T-Mobile has never been one to shy away from calling out its competition, and today the carrier decided to focus on Verizon and its recently launched 5G Nationwide network.
Neville Ray, T-Mobile’s president of technology, explained today that in order to launch its 5G Nationwide network, Verizon is using Dynamic Spectrum Sharing (DSS) technology to share the same spectrum for its 4G LTE and 5G networks. And while this enables it to expand its 5G coverage in a hurry, its overall 5G speeds have taken a hit.
Verizon used to have extremely fast 5G speeds thanks to its mmWave-based 5G Ultra Wideband coverage, which Ray notes is “still available just 0.6% of the time.” But in using DSS to split the spectrum and capacity for its 4G and 5G networks, Verizon’s average 5G download speeds plummeted, according to T-Mo’s analysis of Ookla speed test data in October 2020.
“Without adding new spectrum, Verizon’s nationwide 5G is going to perform very similar to LTE. If you don’t believe me, just ask Verizon’s CTO who said their nationwide 5G speeds are “most of the time, on par” with 4G,” Ray explained. “DSS has its place in 5G, but it should be used in limited scenarios — not to provide an entire nationwide footprint. Our analysis of the Ookla data shows this: Verizon now has the slowest median 5G download speeds in the industry since October 2020.”
T-Mo also posted a new video in which it “fact checks” a recent Verizon ad about 5G. This one’s all about 5G coverage. In it, Verizon says that it’s “turning on 5G across the country”, and T-Mobile notes that that’s 311 days after it activated its own 5G nationwide coverage. “Congrats on 3rd place!” T-Mobile says in its ad.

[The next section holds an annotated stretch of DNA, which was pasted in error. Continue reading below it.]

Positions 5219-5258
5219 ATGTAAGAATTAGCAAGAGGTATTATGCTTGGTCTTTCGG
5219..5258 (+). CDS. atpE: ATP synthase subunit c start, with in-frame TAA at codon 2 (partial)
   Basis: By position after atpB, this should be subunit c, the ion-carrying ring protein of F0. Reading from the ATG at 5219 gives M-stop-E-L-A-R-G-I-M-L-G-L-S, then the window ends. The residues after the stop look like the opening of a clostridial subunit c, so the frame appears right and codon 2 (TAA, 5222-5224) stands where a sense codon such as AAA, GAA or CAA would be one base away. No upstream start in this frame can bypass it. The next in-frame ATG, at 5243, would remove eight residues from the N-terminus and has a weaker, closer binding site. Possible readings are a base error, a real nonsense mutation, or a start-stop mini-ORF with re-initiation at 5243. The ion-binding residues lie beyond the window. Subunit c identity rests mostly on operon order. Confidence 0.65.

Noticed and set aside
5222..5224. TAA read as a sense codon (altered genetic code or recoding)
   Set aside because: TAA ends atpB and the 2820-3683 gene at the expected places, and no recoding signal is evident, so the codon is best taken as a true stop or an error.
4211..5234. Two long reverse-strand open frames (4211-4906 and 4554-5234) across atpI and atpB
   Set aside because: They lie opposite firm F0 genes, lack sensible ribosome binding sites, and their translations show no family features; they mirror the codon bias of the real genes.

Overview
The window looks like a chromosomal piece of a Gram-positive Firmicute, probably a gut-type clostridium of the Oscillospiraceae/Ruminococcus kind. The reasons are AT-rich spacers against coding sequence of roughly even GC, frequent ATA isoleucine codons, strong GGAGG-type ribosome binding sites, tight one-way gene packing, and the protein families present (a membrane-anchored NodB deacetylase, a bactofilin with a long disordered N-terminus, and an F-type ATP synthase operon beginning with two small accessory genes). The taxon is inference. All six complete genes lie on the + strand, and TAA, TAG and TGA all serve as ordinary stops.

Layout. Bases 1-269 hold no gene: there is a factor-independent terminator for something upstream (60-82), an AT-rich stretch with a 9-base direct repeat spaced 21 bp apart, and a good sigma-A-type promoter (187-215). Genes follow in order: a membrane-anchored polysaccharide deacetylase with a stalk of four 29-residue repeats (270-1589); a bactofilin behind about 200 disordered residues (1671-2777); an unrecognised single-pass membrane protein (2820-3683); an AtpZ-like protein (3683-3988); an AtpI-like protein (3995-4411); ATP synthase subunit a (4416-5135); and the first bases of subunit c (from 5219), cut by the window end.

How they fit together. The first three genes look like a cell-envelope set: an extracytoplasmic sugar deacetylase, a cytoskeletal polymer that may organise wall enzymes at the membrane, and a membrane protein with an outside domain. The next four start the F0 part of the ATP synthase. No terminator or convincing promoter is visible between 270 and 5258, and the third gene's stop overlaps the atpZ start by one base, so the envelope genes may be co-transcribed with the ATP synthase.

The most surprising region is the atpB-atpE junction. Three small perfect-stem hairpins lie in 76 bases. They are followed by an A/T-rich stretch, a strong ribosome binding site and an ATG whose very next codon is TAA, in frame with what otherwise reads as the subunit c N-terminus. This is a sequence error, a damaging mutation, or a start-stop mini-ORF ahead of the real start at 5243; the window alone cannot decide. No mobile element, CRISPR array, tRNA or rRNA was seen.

T-Mobile then calls out Verizon’s ad for first talking up its 5G Nationwide network and then switching to its 5G Ultra Wideband, which it calls “the fastest 5G in the world.” But the fine print in the ad notes that Verizon’s 5G Ultra Wideband is available in “parts of select cities.”
“Confused? That’s how Verizon likes it,” T-Mobile says.
Getting back to Ray, he touts that T-Mobile has been talking up its “layer cake” 5G strategy since early 2018. And right now T-Mobile offers 5G coverage to 270 million people and is in the process of expanding its mid-band 5G coverage, which is already available in 410 cities and is expected to continue expanding through the end of 2020. Average download speeds in places where mid-band 5G is available are reaching 300Mbps.
The FCC is hosting a C-band spectrum auction starting next month, and it’s expected that Verizon will be a major participant in it. That move could help Verizon to improve its 5G network and close the gap with T-Mobile, but T-Mo has gotten itself a headstart with its 5G layer cake strategy and it won’t be sitting still over the coming years.